The situation was uncomfortable, the timing unfortunate, the action inappropriate to a Dominican family returning home from a trip to St. Lucia.

Ilyas Nassief arrived at the ferry terminal on 4 August with his wife and children, including a baby. The children were tired and restless, the baby was cranky and they were eager to get home, Nassief told The Sun.

Not offered the courtesy of going to the top of the queue with the children, they eventually encountered a "rather ignorant" and "rude" customs officer who treated them in "a very disrespectful" manner, he complained.

Nassief and his family are Muslim and that appeared to have turned off the officer, he claimed.

"He was rude," Nassief said of the border control official.

He explained that the situation became uncomfortable when the officer insisted on his wife lifting her hijab, the veil that covers the head and chest and which is particularly worn by Muslim women in the presence of adult males outside of their immediate family.

Asked for a female officer to conduct the identification, the officer said there was none.

"He wanted to ensure he himself saw her . . . she raised the veil and he wants to see more, wants her to raise it more," the husband said, pointing to a clear violation of the family's religious rights.

"This should have been a simple routine practice, except that the officer seemed offended at my request. Was my request unreasonable? Is there something in the constitution that says that a person should not dress the way that their religion and Creator requires and commands them to?

"I can safely say that I have never faced the utter embarrassment and flagrant disrespect and inhospitality that we face only in Dominica," he wrote in an earlier letter to The Sun that was published last week.

Nassief said the family travels frequently and their religion is respected wherever they go, except when they return home.

He cited as an example a visit to Trinidad where no female officer was immediately available so the male official found a way to resolve the issue.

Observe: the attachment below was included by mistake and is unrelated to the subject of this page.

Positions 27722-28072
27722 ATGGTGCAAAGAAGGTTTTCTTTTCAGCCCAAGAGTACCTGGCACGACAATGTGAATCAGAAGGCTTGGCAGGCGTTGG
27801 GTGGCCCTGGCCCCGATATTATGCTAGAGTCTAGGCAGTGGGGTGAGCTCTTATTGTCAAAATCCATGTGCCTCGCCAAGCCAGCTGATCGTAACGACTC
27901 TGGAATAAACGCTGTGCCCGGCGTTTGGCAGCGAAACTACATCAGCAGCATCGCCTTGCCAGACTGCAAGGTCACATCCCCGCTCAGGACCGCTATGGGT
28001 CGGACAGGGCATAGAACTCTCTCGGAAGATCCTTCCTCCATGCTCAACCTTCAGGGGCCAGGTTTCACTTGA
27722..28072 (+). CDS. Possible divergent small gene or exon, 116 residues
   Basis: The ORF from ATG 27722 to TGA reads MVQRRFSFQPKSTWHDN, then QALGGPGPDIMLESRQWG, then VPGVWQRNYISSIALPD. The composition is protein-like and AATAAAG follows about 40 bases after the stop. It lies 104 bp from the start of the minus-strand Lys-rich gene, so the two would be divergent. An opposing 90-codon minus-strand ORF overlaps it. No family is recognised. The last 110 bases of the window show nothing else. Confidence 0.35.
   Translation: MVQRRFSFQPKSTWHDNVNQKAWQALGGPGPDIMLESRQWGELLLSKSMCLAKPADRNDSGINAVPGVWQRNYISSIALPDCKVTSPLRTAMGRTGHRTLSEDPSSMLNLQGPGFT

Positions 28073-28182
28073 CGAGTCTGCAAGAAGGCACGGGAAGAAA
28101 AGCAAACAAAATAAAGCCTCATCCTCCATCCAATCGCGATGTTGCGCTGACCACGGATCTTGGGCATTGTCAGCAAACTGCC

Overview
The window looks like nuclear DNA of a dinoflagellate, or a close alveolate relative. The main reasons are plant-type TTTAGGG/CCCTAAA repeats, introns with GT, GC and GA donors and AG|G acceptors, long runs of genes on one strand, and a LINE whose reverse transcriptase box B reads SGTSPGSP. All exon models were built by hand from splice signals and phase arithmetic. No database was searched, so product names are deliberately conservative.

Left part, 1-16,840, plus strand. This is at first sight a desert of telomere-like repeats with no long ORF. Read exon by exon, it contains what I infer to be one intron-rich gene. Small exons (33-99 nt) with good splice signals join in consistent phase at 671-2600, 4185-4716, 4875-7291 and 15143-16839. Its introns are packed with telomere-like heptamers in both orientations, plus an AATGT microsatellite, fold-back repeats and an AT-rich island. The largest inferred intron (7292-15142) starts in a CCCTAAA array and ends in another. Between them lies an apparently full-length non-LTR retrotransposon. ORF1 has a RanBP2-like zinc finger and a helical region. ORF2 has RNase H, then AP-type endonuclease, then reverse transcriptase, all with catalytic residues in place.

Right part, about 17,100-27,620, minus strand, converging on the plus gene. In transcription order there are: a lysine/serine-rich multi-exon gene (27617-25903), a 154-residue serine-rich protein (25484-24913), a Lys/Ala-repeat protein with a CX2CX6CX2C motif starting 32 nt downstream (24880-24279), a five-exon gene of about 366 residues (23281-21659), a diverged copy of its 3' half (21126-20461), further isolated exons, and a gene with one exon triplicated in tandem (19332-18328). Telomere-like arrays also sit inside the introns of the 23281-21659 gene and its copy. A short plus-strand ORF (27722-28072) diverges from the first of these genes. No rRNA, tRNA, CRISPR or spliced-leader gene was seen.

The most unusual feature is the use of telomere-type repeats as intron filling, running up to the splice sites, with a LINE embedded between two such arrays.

"The guy was very accommodating where he got a female passenger in the line to identify my wife."

Nassief insisted that he was not asking for special treatment, he simply wanted customs and immigration officers to be sensitive to the fact that there are people of different religious persuasions here and they all must have their rights respected.

"It was a very sour experience," he told The Sun.

In his letter, Nassief wondered whether Muslim women posed a particular threat to Dominica and if this was a country that possesses the sort of targets that might interest terrorists.

"I hope that progressive people especially in Dominica will realize that we live in a world full of variety and that people should learn to be a little more tolerant in their treatment of others, just as we would respect differences in race and colour, and that a nation that does not respect diversity in any age is going nowhere fast," he wrote.

Comptroller of customs Roderick Deschamps told The Sun he had become aware of the incident and it was being investigated.

However, Idris Ahiwa, the head of the Muslim community here, said the customs head needs to go beyond that incident and consider sensitivity training for border control officials.

In fact, he recommended discussions between the authorities and Muslims here to soothe the relationship.

"This is the second or third incident that Muslins faced at the port of entry," Ahiwa told The Sun.

He mentioned an incident when a female Dominican Muslim arrived home, presented her passport, and was asked by the immigration officer how long she intended to stay here.

"Immigration as well as customs officers need to educate themselves about the island, especially when this country has citizenship by investment . . .If you have a female passenger and she needs to be body searched, you don't get a man to body search her," he asserted.

"Now and then we are treated like foreigners, especially the female Muslims with the veil on their face."